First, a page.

A YOUNG drink driver who hospitalised a dog walker and killed his West Highland terrier told his victim he will regret what he did for the rest of his life.

Charles Richard Collins, 22, shared 12 bottles of alcohol with a friend before getting behind the wheel of his campervan and crashing into Andrew Borrill and dog Ben in Poole.

The dog died at the scene and IT consultant Mr Borrill suffered life-threatening injuries, which required an eight-day stay in hospital.

At Bournemouth Crown Court yesterday, the defendant’s barrister suggested a suspended sentence could be imposed, however, Judge Stephen Climie said this would be “wholly inappropriate” in the circumstances.

Bournemouth Echo: Charles Collins pleaded guilty to the offences at a Poole Magistrates' Court hearing last monthCharles Collins pleaded guilty to the offences at a Poole Magistrates' Court hearing last month

The judge said the case “demonstrated and amplified” the dangers of getting behind the wheel while under the influence of alcohol.

“The factor I find overwhelming is the need to ensure there is full and public awareness of the consequences of behaviour of this nature,” Judge Climie said.

The defendant previously pleaded guilty to causing serious injury by dangerous driving, criminal damage (for killing Ben), drink driving and driving while unfit through drugs.

He was jailed for 14 months and disqualified from driving for four years and seven months.

During the hearing, Collins, who works as a chef, read a letter he had written to Mr Borrill.

Speaking from the dock in a grey suit, the former Poole Grammar School pupil said it was not possible to explain how “deeply sad and devastated” he had felt.

Bournemouth Echo: Charles Collins leaving Poole Magistrates' Court last monthCharles Collins leaving Poole Magistrates' Court last month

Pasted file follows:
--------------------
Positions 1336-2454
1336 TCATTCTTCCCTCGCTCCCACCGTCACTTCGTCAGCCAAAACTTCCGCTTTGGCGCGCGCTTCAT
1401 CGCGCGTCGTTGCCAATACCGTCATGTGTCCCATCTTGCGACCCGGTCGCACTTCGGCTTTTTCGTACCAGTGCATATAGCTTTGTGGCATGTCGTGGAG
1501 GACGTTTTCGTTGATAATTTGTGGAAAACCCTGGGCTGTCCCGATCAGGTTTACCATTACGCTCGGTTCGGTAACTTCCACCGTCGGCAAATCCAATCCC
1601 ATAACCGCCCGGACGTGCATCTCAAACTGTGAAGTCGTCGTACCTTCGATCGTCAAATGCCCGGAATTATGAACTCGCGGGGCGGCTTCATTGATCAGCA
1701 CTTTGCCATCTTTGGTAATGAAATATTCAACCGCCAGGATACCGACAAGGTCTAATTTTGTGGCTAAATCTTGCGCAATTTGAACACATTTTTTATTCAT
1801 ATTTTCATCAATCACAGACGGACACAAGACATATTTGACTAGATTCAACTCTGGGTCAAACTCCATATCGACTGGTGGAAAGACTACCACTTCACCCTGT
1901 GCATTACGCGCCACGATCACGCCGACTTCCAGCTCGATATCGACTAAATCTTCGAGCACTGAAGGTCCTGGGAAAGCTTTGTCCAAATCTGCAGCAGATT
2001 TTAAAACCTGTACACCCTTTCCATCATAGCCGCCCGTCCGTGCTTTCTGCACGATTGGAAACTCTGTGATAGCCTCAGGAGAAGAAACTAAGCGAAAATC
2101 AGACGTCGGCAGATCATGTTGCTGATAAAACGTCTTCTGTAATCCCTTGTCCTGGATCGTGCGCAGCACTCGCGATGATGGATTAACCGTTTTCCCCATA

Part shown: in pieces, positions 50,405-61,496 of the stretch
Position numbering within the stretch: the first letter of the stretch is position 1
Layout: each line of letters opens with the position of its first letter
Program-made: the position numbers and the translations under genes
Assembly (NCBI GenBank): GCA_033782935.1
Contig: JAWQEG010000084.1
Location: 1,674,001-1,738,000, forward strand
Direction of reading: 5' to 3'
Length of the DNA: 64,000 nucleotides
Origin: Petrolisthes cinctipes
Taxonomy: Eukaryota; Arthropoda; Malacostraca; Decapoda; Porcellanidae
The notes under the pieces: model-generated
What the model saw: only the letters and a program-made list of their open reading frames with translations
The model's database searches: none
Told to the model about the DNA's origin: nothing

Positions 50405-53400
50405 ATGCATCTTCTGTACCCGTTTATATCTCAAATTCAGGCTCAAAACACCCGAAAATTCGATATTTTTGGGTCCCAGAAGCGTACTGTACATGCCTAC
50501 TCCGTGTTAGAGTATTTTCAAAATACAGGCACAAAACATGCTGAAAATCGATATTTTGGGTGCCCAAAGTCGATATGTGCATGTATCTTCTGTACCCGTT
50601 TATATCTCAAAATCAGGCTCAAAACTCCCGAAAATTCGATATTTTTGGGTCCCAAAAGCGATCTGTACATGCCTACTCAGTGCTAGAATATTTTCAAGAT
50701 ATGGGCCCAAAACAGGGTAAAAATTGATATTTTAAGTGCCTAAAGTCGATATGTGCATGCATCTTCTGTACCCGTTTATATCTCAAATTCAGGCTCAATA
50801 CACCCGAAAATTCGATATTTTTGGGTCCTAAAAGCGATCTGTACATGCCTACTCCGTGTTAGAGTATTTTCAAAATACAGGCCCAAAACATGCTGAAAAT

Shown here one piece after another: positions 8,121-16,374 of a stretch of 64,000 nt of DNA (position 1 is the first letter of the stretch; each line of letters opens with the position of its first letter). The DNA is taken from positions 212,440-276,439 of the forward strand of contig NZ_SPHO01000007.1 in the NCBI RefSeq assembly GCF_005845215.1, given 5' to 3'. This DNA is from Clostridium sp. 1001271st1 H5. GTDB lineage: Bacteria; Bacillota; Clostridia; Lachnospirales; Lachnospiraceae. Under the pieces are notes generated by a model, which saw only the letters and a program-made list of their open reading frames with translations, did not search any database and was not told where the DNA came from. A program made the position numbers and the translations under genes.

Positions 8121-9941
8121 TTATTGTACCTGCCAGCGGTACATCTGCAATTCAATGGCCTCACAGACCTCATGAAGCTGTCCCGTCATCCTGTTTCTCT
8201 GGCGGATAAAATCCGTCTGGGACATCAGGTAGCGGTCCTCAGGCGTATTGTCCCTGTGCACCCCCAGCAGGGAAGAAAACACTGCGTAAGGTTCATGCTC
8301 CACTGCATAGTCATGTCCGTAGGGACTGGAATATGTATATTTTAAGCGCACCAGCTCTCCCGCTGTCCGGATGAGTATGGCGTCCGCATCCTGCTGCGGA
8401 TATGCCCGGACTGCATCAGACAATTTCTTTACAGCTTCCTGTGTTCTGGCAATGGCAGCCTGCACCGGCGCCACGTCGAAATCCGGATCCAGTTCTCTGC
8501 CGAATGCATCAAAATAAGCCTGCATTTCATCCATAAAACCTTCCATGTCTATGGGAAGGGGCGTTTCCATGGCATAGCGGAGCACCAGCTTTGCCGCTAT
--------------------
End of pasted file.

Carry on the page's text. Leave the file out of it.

He said he thinks about what happened every day, he apologised for what he had done and he said he would accept the sentence imposed by the court.

“I take total responsibility for getting into my car whilst under the influence of alcohol and drugs, which is something I have never done before,” Collins said.

He added: “I will regret this mistake for the rest of my life.”

Prosecutor Edward Hollingsworth said Collins had driven to the Budgens at Creekmoor service station at 5am on September 19 last year where he bought a crate of 12 bottles of Heineken.

He and a friend parked up in the Talbot Express campervan and drank the beers before leaving the service station at 8.45am as he needed to get to work.

Bournemouth Echo: West Highland terrier BenWest Highland terrier Ben

Twenty minutes later Collins mounted the pavement in Compton Avenue and hit Mr Borrill and eight-year-old Ben.

The dog died at the scene, while IT consultant Mr Borrill suffered life-threatening injuries, which are likely to affect him for the rest of his life.

He had operations and treatment for a brain bleed, torn ear that required stitches, a broken tooth, neck fractures, four further operations for dislocated toes, cuts and bruises all across his body.

Bournemouth Echo: Andrew BorrillAndrew Borrill

Mitigating, Harry Garside said what the defendant had done had shocked his client to his core.

“He needs and deserves punishment,” Mr Garside said.

He said Collins had been persuaded to go to a friend’s birthday celebration the night before the crash where he intended to have one drink and leave, however, one drink turned into “many more”.

“He returned to his campervan, continued chatting and drinking with a friend,” Mr Garside said.

The defendant’s barrister added: “Regrettably he doesn’t recall the collision – he didn’t remember it.

“He cannot state as to why he drove in the manner that he did.”

Mr Garside said: “This is an exemplar case of the dangers of drink driving.”

He said his young client with no previous convictions ended the day having caused “immeasurable harm as a result of his stupidity”.

Bournemouth Echo: Collins was sentenced at Bournemouth Crown Court on Friday, June 10Collins was sentenced at Bournemouth Crown Court on Friday, June 10

Judge Climie said he had reached a starting point for the offences of two-and-a-half years' imprisonment.

This was before he took into account the full one-third credit for guilty pleas, the defendant's age and immaturity and his remorse, which were all factors that had to be considered as set out by the Sentencing Council.

The judge concluded that the starting point sentence should be reduced to an overall sentence of 14 months' imprisonment.

At the start of his sentencing remarks, Judge Climie told Collins: "Before going any further this case is more about Mr Borrill and his family than it is about you and yours."

He went on to say: "Everyone should wish him (Mr Borrill) well for the future and the family."

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